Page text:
British winter sports legend
In claiming skeleton gold at Vancouver 2010, Amy Williams became the first British athlete to win an individual title at the Olympic Winter Games in 30 years.
Humble beginnings Amy Williams was 19 when she first became acquainted with skeleton. A student in Bath in the south west of England and a keen 400m runner, she was invited to try out her sliding skills at the university’s new bobsleigh, luge and skeleton training facilities. That was during the summer of 2002, the year in which skeleton made its return to the Olympic programme at Salt Lake City, having previously featured just twice, in 1928 and 1948. Explaining her motivations for taking up the sport, she said: “I wanted to represent my country in an Olympic event and I had no hesitation in taking part in the British skeleton development programme and getting to grips with the art of sledding.”
A test too soon Making fast progress in a sport that involves lying on a small sled and hurtling head first down a frozen track at speeds in excess of 140 km/h, an experience she described as both “exhilarating and terrifying”, Williams excelled in her first competitive outings, finishing second in both the World Student Games and World Junior Championships in 2005. She failed to qualify, however, for the Winter Games in Turin the following year, when her compatriot Shelley Rudman took the silver medal.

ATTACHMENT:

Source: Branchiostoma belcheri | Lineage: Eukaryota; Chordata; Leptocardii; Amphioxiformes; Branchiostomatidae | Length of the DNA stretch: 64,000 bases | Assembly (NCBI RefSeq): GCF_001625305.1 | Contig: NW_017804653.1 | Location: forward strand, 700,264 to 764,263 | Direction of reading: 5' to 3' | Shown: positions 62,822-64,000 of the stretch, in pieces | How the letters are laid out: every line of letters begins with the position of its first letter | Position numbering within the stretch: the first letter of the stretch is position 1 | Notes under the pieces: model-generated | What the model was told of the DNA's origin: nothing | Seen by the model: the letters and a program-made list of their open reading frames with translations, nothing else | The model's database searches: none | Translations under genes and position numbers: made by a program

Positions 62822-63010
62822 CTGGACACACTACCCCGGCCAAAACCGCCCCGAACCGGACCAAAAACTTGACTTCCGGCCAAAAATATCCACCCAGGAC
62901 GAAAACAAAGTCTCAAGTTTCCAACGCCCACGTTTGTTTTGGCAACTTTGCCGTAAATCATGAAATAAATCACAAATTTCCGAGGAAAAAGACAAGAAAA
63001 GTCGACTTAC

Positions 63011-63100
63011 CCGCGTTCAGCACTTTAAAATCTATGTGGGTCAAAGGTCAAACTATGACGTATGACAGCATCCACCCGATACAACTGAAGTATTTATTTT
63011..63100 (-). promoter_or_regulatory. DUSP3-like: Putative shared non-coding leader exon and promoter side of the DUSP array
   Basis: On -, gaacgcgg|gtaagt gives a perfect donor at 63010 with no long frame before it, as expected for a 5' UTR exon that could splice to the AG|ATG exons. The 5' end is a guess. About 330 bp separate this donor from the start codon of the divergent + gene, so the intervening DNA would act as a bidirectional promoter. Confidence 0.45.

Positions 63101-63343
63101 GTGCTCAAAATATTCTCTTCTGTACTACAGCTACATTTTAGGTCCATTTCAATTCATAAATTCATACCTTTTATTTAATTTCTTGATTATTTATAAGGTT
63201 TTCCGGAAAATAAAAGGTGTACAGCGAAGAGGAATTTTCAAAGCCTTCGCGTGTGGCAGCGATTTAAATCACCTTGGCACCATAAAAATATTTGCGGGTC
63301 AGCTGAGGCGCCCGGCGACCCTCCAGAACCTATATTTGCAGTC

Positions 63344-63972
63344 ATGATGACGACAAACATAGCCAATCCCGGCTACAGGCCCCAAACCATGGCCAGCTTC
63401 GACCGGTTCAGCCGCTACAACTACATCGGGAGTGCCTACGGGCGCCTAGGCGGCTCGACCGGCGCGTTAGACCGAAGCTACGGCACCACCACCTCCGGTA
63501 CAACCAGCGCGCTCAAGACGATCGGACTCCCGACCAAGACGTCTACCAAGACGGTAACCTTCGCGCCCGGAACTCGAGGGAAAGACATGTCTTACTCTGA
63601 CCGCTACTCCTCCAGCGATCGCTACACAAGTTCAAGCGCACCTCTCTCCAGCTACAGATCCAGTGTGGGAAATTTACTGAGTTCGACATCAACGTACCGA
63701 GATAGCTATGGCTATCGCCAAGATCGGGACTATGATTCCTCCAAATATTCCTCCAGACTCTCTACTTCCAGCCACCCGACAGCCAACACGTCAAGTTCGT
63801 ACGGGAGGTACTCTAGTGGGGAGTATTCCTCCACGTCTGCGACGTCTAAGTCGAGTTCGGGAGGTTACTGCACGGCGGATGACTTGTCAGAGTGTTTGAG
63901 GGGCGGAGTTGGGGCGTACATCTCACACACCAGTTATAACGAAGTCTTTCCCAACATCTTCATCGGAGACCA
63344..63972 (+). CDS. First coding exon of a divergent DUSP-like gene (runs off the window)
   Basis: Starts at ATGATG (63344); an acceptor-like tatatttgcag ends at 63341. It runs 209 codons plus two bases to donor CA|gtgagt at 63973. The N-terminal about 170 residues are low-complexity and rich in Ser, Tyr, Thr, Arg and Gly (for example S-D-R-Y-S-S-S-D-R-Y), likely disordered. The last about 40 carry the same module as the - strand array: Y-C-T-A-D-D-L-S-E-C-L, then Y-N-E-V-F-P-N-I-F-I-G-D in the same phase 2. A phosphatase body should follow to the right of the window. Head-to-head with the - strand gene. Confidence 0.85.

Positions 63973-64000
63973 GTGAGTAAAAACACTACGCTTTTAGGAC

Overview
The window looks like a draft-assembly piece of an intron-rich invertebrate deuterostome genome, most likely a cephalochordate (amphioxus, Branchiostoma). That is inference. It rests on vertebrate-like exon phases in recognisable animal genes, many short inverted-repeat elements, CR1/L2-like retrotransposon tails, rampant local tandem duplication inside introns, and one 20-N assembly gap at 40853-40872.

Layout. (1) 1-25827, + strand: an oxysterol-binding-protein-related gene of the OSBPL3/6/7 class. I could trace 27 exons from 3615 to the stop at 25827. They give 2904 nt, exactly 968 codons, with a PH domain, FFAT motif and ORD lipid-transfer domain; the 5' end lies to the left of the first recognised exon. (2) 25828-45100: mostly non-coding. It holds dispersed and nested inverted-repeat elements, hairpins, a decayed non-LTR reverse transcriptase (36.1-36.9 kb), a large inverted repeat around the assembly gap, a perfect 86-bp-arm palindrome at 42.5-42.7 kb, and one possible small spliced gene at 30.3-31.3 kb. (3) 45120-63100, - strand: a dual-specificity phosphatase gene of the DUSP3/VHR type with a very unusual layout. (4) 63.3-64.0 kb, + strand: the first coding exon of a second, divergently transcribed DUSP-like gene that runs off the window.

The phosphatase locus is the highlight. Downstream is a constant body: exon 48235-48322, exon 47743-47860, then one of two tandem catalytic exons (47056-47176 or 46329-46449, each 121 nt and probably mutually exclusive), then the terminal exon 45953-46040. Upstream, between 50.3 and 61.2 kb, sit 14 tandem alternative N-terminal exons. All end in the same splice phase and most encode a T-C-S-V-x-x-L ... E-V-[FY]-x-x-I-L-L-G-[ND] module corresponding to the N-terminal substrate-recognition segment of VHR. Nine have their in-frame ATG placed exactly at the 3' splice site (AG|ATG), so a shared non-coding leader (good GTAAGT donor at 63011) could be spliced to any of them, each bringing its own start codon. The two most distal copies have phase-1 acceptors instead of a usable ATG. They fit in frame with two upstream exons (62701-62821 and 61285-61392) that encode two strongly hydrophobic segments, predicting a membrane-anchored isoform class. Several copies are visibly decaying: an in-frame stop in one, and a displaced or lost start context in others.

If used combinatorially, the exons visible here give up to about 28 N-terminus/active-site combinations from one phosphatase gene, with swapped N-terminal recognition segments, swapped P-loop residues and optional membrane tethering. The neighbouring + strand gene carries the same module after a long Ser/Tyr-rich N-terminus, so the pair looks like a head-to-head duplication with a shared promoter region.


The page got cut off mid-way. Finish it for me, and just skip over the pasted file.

A golden moment in Vancouver “I spent the four years leading up to the 2010 Vancouver Games totally focused on the objective of earning the right to go there and represent my country,” she said of her next career goal. She did more than that, however, securing the gold medal over two memorable February days at the Whistler Sliding Centre, setting new track records in her first and third runs to comfortably beat German duo Kertsin Szymkoviak and Anja Huber to the Olympic title. In doing so Williams became Great Britain’s first individual gold medallist at the Winter Games since Robin Cousins triumphed in the men’s figure skating at Lake Placid in 1980, and the female since Jeannette Altwegg, who won figure-skating gold at Oslo in 1952.
Life after gold A year before her Vancouver triumph, Williams won silver at the 2009 World Championships. Awarded an MBE (Member of the Order of the British Empire) in the Queen’s Birthday Honours list, she has made a number of television appearances and is a British Olympic Association Ambassador, attending the Singapore 2010 Youth Olympic Games in that capacity. On 22 May 2012, in the countdown to the London Olympics, she carried the Olympic torch through the town of Yeovil in Somerset. She announced her retirement that same month, and said she would continue to serve sport and the Olympic Movement under the slogan of the London Games: “Inspire a generation”.